Examples: illegal, illegible, illiterate, illogical, imbalance, immature, immaturity, impatient, imperfect, impossible, imprecise, inability, inaccessible, inaccurate, inadequate, inappropriate, incapable, incoherent, incompatible, incomplete, inconceivable, inconsistent, incredible, indefinite, indiscretion, inevitable, infinite, inflexible, insecure, insignificant, instability, insubordination, insufficient, invalid, invariably, invisible, involuntary, irrational, irregular, irrelevant, irreparable, irresistible, irresponsible, irreversible, etc.

Exceptions in which ‘in-‘ does not negate, but intensifies: Inflammable has the same meaning as flammable-- something that burns easily. Their opposite is nonflammable. The same is true for habitable and inhabitable (the negative is uninhabitable). Valuable and invaluable also are synonyms— except that invaluable is even stronger. It means something is priceless: so valuable that a person would not want to give it up for any amount of money.

4. Mis-

Examples: misconduct, misdemeanor, misdiagnose (to diagnose wrongly,, misinform, misinterpret, mislead, misleading, misplace, misspell, mistake, mistaken, mistrust, misunderstand.

Note that a misdiagnosed disease is diagnosed incorrectly, as compared to an undiagnosed disease, which has not been diagnosed at all. Similarly, a misinformed person has been given wrong information, while an uninformed person simply does not know much about a subject.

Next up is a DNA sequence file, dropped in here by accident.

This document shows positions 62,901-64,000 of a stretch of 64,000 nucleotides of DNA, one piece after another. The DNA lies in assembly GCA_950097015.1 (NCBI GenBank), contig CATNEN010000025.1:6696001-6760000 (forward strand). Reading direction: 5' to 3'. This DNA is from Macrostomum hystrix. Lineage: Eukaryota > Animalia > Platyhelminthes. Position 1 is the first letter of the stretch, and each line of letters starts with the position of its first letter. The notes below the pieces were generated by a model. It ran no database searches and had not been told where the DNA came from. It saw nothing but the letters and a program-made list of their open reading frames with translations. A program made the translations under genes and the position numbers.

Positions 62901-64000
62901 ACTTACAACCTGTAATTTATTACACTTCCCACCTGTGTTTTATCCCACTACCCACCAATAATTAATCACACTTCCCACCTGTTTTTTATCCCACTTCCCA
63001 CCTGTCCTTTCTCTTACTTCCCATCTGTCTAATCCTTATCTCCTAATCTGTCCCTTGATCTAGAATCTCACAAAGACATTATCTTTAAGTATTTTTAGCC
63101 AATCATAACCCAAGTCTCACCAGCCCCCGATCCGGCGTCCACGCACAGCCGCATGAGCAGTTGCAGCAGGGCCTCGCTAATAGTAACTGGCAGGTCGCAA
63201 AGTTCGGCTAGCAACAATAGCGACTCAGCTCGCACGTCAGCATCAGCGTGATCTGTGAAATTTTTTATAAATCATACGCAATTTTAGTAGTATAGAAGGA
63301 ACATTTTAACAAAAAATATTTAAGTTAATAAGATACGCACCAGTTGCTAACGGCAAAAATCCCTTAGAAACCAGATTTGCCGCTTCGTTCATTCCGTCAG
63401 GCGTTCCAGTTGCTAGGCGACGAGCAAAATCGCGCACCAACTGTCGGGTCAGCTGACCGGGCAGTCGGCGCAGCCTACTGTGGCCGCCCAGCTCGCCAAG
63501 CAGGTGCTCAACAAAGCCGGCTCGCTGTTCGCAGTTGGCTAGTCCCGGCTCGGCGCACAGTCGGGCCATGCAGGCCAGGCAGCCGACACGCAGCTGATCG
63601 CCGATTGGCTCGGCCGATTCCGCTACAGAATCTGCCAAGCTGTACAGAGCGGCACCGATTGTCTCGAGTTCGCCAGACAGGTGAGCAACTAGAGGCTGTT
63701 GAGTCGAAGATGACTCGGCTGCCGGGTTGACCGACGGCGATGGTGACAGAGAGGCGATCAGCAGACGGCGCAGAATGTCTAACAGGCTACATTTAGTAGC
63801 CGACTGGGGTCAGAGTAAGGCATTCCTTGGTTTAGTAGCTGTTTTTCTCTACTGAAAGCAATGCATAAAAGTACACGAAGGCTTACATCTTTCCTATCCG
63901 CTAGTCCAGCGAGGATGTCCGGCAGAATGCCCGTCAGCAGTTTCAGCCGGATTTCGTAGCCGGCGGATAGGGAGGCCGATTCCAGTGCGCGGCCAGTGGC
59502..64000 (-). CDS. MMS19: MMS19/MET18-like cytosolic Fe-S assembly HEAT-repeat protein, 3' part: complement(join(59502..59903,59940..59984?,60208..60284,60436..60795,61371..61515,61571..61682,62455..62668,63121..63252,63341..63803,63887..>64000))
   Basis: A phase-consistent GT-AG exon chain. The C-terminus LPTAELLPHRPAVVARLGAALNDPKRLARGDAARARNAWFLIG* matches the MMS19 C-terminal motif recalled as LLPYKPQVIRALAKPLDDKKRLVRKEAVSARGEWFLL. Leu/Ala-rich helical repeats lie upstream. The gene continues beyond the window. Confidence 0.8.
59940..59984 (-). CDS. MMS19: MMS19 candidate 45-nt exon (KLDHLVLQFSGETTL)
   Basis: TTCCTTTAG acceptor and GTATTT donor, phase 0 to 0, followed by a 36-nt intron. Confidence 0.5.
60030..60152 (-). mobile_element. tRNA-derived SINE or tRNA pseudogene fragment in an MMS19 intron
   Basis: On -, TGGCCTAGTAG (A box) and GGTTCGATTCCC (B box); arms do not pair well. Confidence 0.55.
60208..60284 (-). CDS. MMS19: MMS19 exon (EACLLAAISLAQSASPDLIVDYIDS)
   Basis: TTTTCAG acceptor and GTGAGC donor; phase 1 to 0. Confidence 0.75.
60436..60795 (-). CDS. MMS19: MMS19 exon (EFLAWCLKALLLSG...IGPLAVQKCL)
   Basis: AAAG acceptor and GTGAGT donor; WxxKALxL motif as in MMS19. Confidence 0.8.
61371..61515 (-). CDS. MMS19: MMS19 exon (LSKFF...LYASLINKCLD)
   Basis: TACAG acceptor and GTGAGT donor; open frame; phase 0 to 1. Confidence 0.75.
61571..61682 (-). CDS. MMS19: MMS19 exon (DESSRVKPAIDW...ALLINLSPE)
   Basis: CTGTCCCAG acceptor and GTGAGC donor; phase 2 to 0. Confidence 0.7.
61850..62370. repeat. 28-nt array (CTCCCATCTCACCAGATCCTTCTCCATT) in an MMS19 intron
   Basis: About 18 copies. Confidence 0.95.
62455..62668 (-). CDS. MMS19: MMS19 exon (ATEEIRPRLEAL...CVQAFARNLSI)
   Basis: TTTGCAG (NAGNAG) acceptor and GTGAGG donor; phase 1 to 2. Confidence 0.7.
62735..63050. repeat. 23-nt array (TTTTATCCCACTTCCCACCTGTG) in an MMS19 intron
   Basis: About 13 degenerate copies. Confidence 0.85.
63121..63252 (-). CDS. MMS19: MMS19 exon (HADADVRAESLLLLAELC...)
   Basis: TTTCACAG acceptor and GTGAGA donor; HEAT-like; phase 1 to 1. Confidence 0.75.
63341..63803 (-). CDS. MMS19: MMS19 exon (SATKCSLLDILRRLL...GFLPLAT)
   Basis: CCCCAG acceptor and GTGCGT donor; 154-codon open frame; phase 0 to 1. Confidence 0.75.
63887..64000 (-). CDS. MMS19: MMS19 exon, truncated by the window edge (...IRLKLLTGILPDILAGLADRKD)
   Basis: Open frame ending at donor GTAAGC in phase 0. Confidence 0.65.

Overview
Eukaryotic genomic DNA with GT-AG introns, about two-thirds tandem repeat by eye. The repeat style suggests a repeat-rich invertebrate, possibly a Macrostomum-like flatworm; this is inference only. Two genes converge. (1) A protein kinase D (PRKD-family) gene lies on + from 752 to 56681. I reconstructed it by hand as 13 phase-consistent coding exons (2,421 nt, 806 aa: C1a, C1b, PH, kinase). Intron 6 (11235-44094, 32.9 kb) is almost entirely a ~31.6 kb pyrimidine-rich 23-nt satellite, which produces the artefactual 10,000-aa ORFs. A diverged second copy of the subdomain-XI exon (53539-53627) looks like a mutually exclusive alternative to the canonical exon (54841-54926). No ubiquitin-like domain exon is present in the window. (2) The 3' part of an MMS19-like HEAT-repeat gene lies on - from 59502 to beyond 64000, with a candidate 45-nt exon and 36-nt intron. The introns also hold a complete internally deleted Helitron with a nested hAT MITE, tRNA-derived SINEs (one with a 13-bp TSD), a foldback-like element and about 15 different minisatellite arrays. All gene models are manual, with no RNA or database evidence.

5. Non-

Examples: nonconformist, nonentity, nonexistent, nonintervention, nonmetallic, nonpartisan, nonresident, nonrestrictive, nonsense, nonstop, etc.

Some words can be negated either with non- or with another negative. In those cases non- has a more neutral connotation. For example, nonstandard means not according to the usual standard, but substandard is below the standard: not good. Nonreligious means not religious, but irreligious means more actively opposed to religion.

6. Un-

Examples: unable, unacknowledged, unaffected (not affected at all; disaffected means affected badly), unafraid, unaided, unaltered, unambiguous, unanticipated, unapproachable, unassigned, unattainable, unavailable, unaware, unceasing, uncertain, unclear, unconventional, uncooperative, uncoordinated, unenforced, unexposed, unfocused, unfriendly (in this case -ly isn’t for an adverb; friendly & unfriendly are adjectives), unhelpful, uninformed, unknown, unmodified, unnatural, unpleasant, unpredictable, unprofessional, unrealistic, unrefined, unresolved, unrestricted, unscheduled,  unstable, untouched, unwilling, unwise, etc.

There are other prefixes, besides the 6 on this negative prefix list, that can sometimes give a negative connotation to words. (Note 'sub-' above.) These 6 are the most common, however. They are worth knowing!

The best way to learn the different negative prefixes is to work (or play) with them. You can do both on Practice Negative Prefixes. It emphasizes academic vocabulary, so is also a good way to review about 60 common words on the Academic Word List.

You can also see how some of these negative prefixes (de-, in-, and un- ) are used in Word Families, Word Family Practice, and Word Formation Examples & Exercises

Return from Negative Prefix List to Roots, Prefixes and Suffixes.